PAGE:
When a coal-fired power plant was experiencing startup problems with a boiler-feed pump, the plant wanted to fix the issue during an overhaul. A John Crane 48VBF seal upgrade improved the boiler feed pump startup and saved the plant more than US$20,000 by eliminating the need for a separate cooling system.
A 30-year-old, coal-fired power plant in Colorado, USA stopped using a startup boiler feed pump (BFP) in the late 1990s; the plant was experiencing numerous BFP failures and low reliability because the pump was oversized. Improper minimum flow caused large flow transients and spraying water from leaking packing. Poor steam quality and volume forced ‘slingshot’ starts. BFP pumps and turbines were damaged during the slingshot startup process. The plant wanted to fix the BFP issue during overhaul of the startup BFP and generators.
Bypassing proper BFP startup put undue loads on the main BFP turbines and pumps and the out-of-service BFP jeopardized safe and successful plant startups. Plant concerns and improvement goals were discussed with a John Crane Pump Repair Alliance Partner. A John Crane 48VBF, single-cartridge, stationary head O-ring pusher seal was put into the pump service provider’s overhaul recommendation. Power plant engineers considered another seal, but were convinced 48VBF was the right solution. In May 2017, the plant had its first successful BFP startup in two decades.
Boiler feedwater pumps provide the required flow and pressure for on-site and utility-scale power generating facilities around the world. The plant uses the BFP to pump 325°F feedwater that can flash into steam, potentially causing personal injury. The original BFP was supplied with outdated packing technology that constantly leaked and sprayed water and constant BFP maintenance interventions caused unsafe working conditions. The plant had a longtime, trusted relationship with a John Crane Pump Repair Alliance Partner and John Crane was able to demonstrate the benefits of the 48VBF. The seal was chosen for BFP upgrade because of the technology that was best suited to meet the plant’s performance goal.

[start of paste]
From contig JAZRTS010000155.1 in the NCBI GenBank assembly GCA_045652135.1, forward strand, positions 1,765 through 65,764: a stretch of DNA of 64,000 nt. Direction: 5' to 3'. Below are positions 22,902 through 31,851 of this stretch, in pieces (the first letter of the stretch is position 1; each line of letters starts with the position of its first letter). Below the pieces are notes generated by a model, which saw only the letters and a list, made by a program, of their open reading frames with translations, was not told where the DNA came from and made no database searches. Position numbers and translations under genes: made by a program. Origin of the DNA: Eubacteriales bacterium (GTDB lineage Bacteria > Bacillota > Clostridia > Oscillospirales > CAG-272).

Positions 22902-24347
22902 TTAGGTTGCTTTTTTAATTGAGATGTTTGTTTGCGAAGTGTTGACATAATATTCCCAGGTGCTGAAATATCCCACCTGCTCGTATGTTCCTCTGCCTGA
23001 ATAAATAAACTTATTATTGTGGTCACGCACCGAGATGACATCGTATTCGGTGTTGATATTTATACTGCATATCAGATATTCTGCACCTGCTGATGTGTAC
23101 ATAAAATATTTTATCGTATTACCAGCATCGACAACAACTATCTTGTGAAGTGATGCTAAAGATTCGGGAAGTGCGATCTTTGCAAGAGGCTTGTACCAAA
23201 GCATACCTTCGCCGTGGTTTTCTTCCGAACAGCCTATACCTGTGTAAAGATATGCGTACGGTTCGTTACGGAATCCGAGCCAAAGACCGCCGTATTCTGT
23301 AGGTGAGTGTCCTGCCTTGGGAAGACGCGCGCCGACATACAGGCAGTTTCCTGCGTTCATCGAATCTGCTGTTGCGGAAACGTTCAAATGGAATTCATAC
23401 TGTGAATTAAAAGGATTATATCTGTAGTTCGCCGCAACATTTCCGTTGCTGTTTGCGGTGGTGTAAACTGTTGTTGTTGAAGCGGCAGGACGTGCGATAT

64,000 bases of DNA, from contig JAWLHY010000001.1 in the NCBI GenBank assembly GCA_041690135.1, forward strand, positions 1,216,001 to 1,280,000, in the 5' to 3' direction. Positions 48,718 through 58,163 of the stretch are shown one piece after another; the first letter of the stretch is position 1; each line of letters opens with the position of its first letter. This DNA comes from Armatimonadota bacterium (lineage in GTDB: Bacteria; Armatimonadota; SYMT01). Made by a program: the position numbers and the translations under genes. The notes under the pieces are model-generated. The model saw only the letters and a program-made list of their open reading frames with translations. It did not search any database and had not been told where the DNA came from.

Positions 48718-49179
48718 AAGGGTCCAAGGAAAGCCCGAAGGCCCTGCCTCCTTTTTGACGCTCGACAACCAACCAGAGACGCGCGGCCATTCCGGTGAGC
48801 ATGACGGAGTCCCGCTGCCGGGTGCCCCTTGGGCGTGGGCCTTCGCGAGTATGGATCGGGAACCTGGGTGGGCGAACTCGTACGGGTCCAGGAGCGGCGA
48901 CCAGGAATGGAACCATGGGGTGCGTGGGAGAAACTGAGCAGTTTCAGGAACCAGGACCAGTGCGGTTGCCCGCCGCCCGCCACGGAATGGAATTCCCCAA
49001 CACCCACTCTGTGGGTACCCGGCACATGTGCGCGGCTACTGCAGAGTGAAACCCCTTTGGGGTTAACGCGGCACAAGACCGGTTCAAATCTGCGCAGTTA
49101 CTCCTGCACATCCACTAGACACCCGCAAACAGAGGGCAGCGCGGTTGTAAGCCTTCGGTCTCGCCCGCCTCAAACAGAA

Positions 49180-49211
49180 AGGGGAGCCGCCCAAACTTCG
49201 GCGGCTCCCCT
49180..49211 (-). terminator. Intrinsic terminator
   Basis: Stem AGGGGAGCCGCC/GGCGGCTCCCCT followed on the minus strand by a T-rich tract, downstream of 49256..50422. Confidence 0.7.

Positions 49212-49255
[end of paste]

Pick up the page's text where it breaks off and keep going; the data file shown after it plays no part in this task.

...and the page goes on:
John Crane and the pump repair partner determined the improper packing used was a safety hazard. Due to John Crane’s close relationship with the pump repair partner, the customer trusted their suggestion to incorporate the 48VBF seal into the retrofit design. The 48VBF pusher seal used on the startup BFP eliminated the need for a cooler support system, reducing costs from additional water consumption.
The 48VBF greatly reduced the water usage needed with the packing. Commissioned in May 2017, the BFP upgrade took place during a planned outage that included overhauling the boiler feeder generators.
There have been many beneficial results: the power plant can now seal hot water above the atmospheric boiling point while minimizing BFP leakage, mean time between repairs (MTBR) has been extended and outages have been avoided. Now, the plant is saving more than US$20,000 by eliminating the need for a separate cooling system, at the same time addressing worker safety concerns from feedwater flashing into steam.
Following the first successful BPS startup in 20 years, a plant manager said, “I’ve never seen this pump not spray water everywhere!” The power plant has committed to more 48VBF upgrades in the future. •
John Crane is a global leader in rotating equipment solutions, supplying engineered technologies and services to process industries. The company designs and manufactures a variety of products including mechanical seals and systems, couplings, filtration systems and predictive digital monitoring technologies.
John Crane customer service is accessed through a global network of more than 200 sales and service facilities in over 50 countries. Fiscal year 2017 revenue was more than US$1.1 billion.
John Crane is part of Smiths Group.
This application story was first published in the March 2018 issue of World Pumps magazine. Sign up for your FREE subscription to World Pumps here